A mock-up of what the project will look like (Photo: Luke Jerram)
As this long Canadian winter drags on, here's a reminder of the kind of fun you can get up to when the weather gets warmer: artist Luke Jerram is trying to build a 90-metre water slide (that's about one-and-a-half NHL rinks long) down Park St. in central Bristol.
Jerram, who's from Bristol, hopes to install "Park and Slide" as a one-day-only event on May 4, as part of the city's Make Sundays Special program of car-free events. "This massive urban slide transforms the street and asks people to take a fresh look at the potential of their city and the possibilities for transformation," Jerram writes in his project description. "The person on the slide becomes the performer, while spectators either side watch on."
The slide will be made out of plastic sheeting and bales of hay, and will be free to all comers (there'll be a queuing system to keep things fair). To test out the materials, Jerram's team conducted a test run on an estate on the outskirts of Bristol last year.
Today, made giant 50m waterslide, in AshtonCrt, Bristol. Plan is to install it in centre of the city next summer. pic.twitter.com/PBtQwnDZwQ— Luke Jerram (@lukejerram) October 30, 2013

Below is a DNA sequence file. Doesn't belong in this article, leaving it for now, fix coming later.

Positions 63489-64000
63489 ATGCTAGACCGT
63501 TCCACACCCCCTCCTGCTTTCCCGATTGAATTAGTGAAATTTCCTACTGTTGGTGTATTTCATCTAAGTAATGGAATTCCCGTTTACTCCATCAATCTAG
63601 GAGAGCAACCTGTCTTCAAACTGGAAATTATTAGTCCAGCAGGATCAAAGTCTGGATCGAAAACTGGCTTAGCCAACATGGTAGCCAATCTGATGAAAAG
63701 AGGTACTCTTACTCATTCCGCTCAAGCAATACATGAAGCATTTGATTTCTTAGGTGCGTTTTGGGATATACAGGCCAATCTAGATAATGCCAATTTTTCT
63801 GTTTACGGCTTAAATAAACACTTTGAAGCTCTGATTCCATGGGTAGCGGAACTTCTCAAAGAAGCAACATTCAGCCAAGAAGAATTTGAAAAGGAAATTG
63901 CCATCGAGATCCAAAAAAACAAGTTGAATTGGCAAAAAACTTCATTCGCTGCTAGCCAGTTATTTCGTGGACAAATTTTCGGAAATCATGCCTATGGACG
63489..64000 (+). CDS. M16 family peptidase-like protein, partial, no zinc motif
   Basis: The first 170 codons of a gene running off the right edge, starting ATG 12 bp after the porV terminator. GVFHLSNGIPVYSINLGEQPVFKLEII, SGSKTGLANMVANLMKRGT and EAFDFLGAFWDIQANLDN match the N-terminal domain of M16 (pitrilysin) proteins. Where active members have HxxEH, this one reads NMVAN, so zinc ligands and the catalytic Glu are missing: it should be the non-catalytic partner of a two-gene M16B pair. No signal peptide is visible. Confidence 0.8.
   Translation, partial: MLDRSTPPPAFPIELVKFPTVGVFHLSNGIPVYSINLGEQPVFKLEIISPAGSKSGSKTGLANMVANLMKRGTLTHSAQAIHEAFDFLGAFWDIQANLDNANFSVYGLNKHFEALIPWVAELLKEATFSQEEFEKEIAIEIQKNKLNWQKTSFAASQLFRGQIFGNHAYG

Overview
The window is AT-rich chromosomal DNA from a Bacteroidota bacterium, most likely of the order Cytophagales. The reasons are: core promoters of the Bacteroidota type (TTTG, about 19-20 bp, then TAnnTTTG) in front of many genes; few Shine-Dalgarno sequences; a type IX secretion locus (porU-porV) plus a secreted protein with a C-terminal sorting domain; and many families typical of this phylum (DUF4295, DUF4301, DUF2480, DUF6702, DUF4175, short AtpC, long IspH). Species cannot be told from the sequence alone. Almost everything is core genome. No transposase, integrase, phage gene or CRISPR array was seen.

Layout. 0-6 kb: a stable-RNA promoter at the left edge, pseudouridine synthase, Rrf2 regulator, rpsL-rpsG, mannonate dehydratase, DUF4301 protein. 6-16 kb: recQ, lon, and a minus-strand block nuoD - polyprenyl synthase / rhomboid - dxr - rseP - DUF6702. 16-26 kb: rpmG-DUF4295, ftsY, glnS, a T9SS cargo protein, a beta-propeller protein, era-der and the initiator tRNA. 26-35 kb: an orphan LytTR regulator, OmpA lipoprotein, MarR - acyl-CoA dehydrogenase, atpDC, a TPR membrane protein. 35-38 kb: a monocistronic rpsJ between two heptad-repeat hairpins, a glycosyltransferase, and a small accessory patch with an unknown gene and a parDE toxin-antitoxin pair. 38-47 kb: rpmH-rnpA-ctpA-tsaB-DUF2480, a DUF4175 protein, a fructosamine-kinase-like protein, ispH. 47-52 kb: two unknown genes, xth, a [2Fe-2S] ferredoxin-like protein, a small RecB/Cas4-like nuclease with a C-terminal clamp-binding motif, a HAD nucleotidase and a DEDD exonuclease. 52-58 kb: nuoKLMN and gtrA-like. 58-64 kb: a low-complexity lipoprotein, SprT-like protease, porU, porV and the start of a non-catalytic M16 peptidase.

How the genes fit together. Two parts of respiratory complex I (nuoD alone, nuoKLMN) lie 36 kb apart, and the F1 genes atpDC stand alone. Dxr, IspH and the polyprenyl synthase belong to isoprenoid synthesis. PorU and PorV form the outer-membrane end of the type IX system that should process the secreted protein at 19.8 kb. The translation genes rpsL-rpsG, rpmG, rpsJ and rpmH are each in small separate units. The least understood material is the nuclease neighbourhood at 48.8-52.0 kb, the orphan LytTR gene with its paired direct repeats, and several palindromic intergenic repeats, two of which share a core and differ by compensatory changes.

"I like the way participants have a look of pleasure and fear in their eyes," Jerram said of the test run. "They seem to slide in and out of control with their body and forces of gravity. Personally, I found the little adrenalin rush you get at the end quite addictive." (Anyone familiar with Slip 'n Slides from childhood birthday parties will know what he's getting at.)
To pay for the project, Jerram has launched a crowdfounding campaign on Spacehive, a site similar to Kickstarter, seeking £5,618 (about $10,300).
If Jerram's name sounds familiar, it might be because he's the brains behind "Play Me, I'm Yours," the project that installed thousands of colourfully painted upright pianos in cities around the world, including Toronto and Stratford, ON.
Here's a video of one Torontonian taking a tour of 20 of the pianos when they were installed in the city: